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What are the threats to having the KDC accessible via the internet for remote clients?

It's my understanding that the authentication is a challenge/response protocol and that the password is never transmitted. Are brute force attacks the reason this isn't common?

Is this because the kerberos authentication is more valuable than brute forcing an individual ssh or mail account as multiple services on multiple hosts might be compromised at once? Is it because of the attack surface of the KDC itself and that a pinhole firewall is not seen as sufficient barrier to preventing access to this valuable lynchpin for authentication and authorization?

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Are you asking about Windows Azure Active Directory or a VPN connection? –  Colyn1337 Sep 12 '13 at 13:07
    
I was actually trying to gauge whether there is any need for a VPN if all my applications were encrypted and used Kerberos for authentication. I would probably use MIT kerberos or Heimdal for my own needs. –  Richard Salts Sep 13 '13 at 0:50

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Arguably the reason Kerberos isn't used over the public Internet doesn't have to do with the security of the protocol, or the exposure of the KDC, but rather that it's an authentication model that doesn't fit the needs of most "public Internet" applications.

To quote Wikipedia, Kerberos "provides mutual authentication — both the user and the server verify each other's identity." That means that the client machine needs to have the necessary keys to vouch for its identity before user authentication takes place. Distributing those keys for "public Internet" applications isn't practical for several reasons - consider how many PCs access your banking web site, owned by a wide variety of people whose ability to install Windows patches regularly is strained. It's not like corporate IT will come around and configure Kerberos for them.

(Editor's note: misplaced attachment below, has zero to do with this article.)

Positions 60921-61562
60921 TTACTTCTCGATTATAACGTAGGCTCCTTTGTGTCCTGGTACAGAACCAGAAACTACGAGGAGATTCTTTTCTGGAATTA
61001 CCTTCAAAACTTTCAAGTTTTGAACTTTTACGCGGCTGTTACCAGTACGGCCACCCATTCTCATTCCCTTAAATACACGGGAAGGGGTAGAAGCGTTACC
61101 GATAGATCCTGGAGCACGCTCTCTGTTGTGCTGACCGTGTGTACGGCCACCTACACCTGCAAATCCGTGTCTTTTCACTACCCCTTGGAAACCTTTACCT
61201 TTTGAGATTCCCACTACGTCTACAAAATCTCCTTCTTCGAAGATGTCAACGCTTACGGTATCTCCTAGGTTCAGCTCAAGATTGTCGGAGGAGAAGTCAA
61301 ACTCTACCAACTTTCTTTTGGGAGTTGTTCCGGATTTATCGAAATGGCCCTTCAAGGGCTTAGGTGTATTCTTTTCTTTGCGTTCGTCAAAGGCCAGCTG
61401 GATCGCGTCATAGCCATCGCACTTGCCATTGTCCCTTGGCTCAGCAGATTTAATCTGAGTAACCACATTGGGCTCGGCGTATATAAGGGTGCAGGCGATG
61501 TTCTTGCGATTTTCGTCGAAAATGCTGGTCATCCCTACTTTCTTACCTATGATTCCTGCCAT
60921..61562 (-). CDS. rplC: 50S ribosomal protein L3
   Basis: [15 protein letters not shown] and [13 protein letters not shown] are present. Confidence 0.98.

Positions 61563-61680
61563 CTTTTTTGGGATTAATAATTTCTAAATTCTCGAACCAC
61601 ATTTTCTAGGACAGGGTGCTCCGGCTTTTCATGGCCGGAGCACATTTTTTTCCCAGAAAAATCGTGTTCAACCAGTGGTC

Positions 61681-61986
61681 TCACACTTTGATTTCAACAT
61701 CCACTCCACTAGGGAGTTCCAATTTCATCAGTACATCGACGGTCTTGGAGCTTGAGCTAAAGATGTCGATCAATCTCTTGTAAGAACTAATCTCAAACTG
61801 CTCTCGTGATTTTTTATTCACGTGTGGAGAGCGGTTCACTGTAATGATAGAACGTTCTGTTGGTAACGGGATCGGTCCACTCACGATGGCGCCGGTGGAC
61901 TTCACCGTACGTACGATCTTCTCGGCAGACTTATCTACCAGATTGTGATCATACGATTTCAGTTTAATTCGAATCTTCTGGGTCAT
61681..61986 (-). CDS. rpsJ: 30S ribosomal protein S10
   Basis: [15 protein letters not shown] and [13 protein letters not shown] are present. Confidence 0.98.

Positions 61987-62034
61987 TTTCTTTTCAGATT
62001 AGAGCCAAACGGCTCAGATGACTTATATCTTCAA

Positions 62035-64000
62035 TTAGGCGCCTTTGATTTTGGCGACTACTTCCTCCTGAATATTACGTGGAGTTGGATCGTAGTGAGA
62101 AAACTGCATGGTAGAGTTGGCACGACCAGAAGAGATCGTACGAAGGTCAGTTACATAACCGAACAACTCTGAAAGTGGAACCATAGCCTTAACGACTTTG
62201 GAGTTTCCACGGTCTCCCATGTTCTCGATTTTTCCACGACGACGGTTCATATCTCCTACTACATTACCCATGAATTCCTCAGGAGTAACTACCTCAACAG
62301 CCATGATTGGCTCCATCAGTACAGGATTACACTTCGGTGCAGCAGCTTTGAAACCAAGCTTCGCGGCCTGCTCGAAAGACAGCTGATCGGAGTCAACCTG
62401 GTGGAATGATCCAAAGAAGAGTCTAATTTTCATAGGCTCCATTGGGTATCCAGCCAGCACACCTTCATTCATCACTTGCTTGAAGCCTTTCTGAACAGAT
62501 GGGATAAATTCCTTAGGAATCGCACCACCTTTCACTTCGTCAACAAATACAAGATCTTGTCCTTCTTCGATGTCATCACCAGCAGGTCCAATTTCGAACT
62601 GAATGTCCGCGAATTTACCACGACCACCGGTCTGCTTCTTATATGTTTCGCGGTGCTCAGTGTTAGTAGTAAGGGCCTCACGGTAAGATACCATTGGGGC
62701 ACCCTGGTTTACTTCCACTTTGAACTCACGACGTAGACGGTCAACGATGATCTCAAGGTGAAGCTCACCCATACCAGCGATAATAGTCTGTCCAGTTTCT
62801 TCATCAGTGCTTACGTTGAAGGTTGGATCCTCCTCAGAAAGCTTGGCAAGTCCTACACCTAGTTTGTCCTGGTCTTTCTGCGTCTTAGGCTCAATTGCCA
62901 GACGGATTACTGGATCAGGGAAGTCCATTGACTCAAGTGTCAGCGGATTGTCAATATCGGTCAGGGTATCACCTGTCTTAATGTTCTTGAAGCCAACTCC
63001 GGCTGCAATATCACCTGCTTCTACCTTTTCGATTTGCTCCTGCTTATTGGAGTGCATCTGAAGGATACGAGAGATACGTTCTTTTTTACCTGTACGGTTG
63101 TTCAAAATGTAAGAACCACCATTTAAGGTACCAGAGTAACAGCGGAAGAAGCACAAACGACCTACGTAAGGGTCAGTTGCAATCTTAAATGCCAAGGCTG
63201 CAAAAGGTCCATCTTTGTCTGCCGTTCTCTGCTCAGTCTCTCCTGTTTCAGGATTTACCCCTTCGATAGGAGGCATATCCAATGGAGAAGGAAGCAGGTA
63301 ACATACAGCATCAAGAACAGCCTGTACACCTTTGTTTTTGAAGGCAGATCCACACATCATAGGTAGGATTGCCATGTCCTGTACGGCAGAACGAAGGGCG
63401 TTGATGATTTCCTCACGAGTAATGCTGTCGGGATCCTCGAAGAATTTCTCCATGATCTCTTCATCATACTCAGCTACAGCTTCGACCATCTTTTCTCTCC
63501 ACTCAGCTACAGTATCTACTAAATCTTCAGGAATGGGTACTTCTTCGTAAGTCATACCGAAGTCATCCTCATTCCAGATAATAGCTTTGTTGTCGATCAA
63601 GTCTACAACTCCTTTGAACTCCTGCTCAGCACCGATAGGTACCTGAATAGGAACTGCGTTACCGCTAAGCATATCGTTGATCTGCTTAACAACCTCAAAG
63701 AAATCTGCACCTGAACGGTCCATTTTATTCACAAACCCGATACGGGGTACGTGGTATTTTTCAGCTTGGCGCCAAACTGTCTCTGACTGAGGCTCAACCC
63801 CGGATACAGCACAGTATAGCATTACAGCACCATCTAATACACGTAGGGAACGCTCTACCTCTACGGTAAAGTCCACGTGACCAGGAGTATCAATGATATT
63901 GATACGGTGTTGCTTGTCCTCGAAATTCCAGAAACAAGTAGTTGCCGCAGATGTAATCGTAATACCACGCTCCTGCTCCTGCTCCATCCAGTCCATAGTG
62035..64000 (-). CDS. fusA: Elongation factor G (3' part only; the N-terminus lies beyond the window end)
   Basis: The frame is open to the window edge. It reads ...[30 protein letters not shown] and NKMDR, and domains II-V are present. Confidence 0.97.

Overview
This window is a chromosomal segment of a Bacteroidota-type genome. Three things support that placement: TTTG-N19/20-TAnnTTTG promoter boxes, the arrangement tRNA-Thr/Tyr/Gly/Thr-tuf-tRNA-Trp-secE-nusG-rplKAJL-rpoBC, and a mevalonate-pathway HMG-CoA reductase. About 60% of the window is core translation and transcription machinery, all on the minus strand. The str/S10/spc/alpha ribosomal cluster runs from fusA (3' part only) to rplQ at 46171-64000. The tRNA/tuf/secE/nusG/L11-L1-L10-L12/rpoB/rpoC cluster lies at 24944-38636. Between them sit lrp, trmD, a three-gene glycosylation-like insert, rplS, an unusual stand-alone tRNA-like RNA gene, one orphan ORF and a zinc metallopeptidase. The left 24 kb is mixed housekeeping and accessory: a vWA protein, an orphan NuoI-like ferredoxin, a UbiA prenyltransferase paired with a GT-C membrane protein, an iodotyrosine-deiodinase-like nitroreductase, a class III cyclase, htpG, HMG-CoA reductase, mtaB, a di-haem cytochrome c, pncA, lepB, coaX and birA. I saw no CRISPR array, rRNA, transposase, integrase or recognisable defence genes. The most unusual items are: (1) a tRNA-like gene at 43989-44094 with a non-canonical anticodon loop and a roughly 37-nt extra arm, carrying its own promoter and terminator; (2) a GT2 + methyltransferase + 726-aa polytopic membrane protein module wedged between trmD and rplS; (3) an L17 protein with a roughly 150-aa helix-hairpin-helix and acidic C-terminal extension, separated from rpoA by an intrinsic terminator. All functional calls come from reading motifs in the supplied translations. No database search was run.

Kerberos requires tightly synchronized clocks - not that hard to do in a centrally managed corporate or educational environment, a lot harder when the machines are all owned and managed by completely different people.

One of the advantages of Kerberos is the ability to seamlessly leverage an initial authentication into multiple application accesses. On the public Internet, the multiple applications rarely have anything to do with each other - my bank, my mail, and my /. account have no call to trust each other or the same set of people. (This falls into the area of Federated Identity, and there is work in this area, but it doesn't need the same mix of things Kerberos brings to the table).

In short, Kerberos is a heavyweight solution, and public Internet application access control is a lightweight problem.

To answer your actual question directly, no, I don't believe concerns about brute-force attacks or vulnerability of the KDC keeps Kerberos off the Internet. The protocol has been reasonably well vetted, attacked, fixed, and updated over 20+ years. The client (machine) authentication piece alone provides tremendous protection against a number of attacks that are expected on a large open network like the Internet.

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MIT Kerberos 1.11 now contains work so that clients do not have to sync their system clocks with that of the KDC. A time offset is discovered during preauth and stored along with the local credentials. This is now available in Fedora 19+ and RHEL 7. –  Michael Hampton Jan 8 at 2:50